Ghana’s Nuclear Power Project estimated to generate $1.2 billion for local industries – GAEC Boss

The Director-General of the Ghana Atomic Energy Commission (GAEC), Prof. Benjamin Jabez Botwe Nyarko, has said that Ghana’s Nuclear Power Programme (NPP) is estimated to generate US$1.2 billion through local industry participation during its implementation.

Speaking at the 4th edition of the Ghana Industrial Summit and Exhibition in Accra, the Director-General said the US$1.2 billion is a projection based on a 1000MW nuclear power plant construction which is exclusive of the benefits that will be accrued when the nuclear power plant becomes operational.

Prof. Nyarko who is also the Vice-Chairman of the Ghana Nuclear Power Programme Organization (GNPPO) and the Board Chair of the Nuclear Power Ghana (NPG), explained, that industrial involvement is one of the 19 infrastructure issues of the International Atomic Energy Agency (IAEA) recommended milestone approach to develop a nuclear power programme. He added that a newcomer country is expected to generate at least 20 percent local content and local participation in the nuclear power project.

Director-General of Ghana Atomic Energy Commission (GAEC), Prof. Benjamin Jabez Botwe Nyarko (Standing), delivering a speech at the Summit.

In leading participants to appreciate the financial benefits to the local industry, Prof. Nyarko explained that if one considers a US$6 billion nuclear power project, 20 percent is very significant and would be a huge boost to the local industry.

“In the IAEA approach of a newcomer country undertaking nuclear power programme, there are 19 infrastructure issues, and one of the infrastructure issues is industrial involvement. “And so, if we are talking about an industry that is going to cost about $6 billion, you can estimate how much benefits Ghanaian local industries will derive from the programme,” he said.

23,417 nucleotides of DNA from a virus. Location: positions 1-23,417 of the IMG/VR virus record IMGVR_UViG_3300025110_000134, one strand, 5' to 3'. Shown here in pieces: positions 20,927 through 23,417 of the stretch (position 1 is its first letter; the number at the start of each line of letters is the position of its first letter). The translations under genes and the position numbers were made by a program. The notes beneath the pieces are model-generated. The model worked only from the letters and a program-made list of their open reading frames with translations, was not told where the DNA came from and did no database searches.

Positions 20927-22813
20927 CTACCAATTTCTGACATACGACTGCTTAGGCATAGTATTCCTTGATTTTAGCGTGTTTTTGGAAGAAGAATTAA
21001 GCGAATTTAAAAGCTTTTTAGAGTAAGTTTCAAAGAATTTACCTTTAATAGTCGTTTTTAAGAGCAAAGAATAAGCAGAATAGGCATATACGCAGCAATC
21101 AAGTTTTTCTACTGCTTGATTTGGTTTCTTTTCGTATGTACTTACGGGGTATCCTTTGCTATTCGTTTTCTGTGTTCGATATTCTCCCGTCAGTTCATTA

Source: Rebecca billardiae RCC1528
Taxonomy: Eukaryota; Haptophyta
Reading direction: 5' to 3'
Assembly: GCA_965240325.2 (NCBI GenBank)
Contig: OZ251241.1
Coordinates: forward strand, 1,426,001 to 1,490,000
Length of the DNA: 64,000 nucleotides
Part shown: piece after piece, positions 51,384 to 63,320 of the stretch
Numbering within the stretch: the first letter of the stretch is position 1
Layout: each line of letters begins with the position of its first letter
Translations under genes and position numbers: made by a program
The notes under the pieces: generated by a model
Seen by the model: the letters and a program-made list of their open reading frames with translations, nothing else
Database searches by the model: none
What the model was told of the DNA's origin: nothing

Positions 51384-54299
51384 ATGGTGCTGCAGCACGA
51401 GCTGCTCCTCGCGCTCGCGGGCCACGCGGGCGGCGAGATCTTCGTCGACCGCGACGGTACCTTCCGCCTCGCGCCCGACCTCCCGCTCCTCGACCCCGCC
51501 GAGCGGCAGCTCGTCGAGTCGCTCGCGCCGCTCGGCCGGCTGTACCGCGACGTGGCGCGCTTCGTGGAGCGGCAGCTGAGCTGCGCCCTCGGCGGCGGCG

He cautioned, however, that the country’s ability to fully participate would depend on the capacity of the local industry. He, therefore, called for the deepening of the partnership between the Association of Ghana Industries (AGI) and the Ghana Nuclear Power Programme Organization (GNPPO) to prevent the reliance on foreign companies for goods and services to the nuclear power project.

“Once Ghana is on the path of adding nuclear power to its energy generation mix, it is essential that the capacity of Ghanaian owned industries is built so that they do not lose out,” he added. When it comes to nuclear, some standards and specifications must be met, and so, local industries must be well equipped to benefit from the implementation of the nuclear power project,” he said.

By CPRC/CCD

Borehole water is not always safe

Research conducted by the National Isotope Hydrology Center (NIHC) of the National Nuclear Research Institute of Ghana Atomic Energy Commission (GAEC) has established that water from boreholes is not always safe for domestic use.

This is owed to the fact that most of the land sites on which boreholes are drilled for water may be contaminated with toxic chemicals and heavy metals.

 

Dr. Cynthia Laar
Dr. Cynthia Laar

Dr. Cynthia Laar, a Research Scientist at the NIHC, who made this known in an interview at the Commission, explained that many of these boreholes are drilled without conducting a proper investigation to ascertain the appropriateness of the site as a source of water for domestic use.

“Dental fluorosis, arsenic poisoning, liver and lung cancers are some of the health issues associated with the use of contaminated groundwater” she stressed.

 

Also, Dr. Abass Gibrilla, a Research Scientist at the NIHC advised that borehole water should be tested every two years at least, to ascertain the safety of the water for its continued use.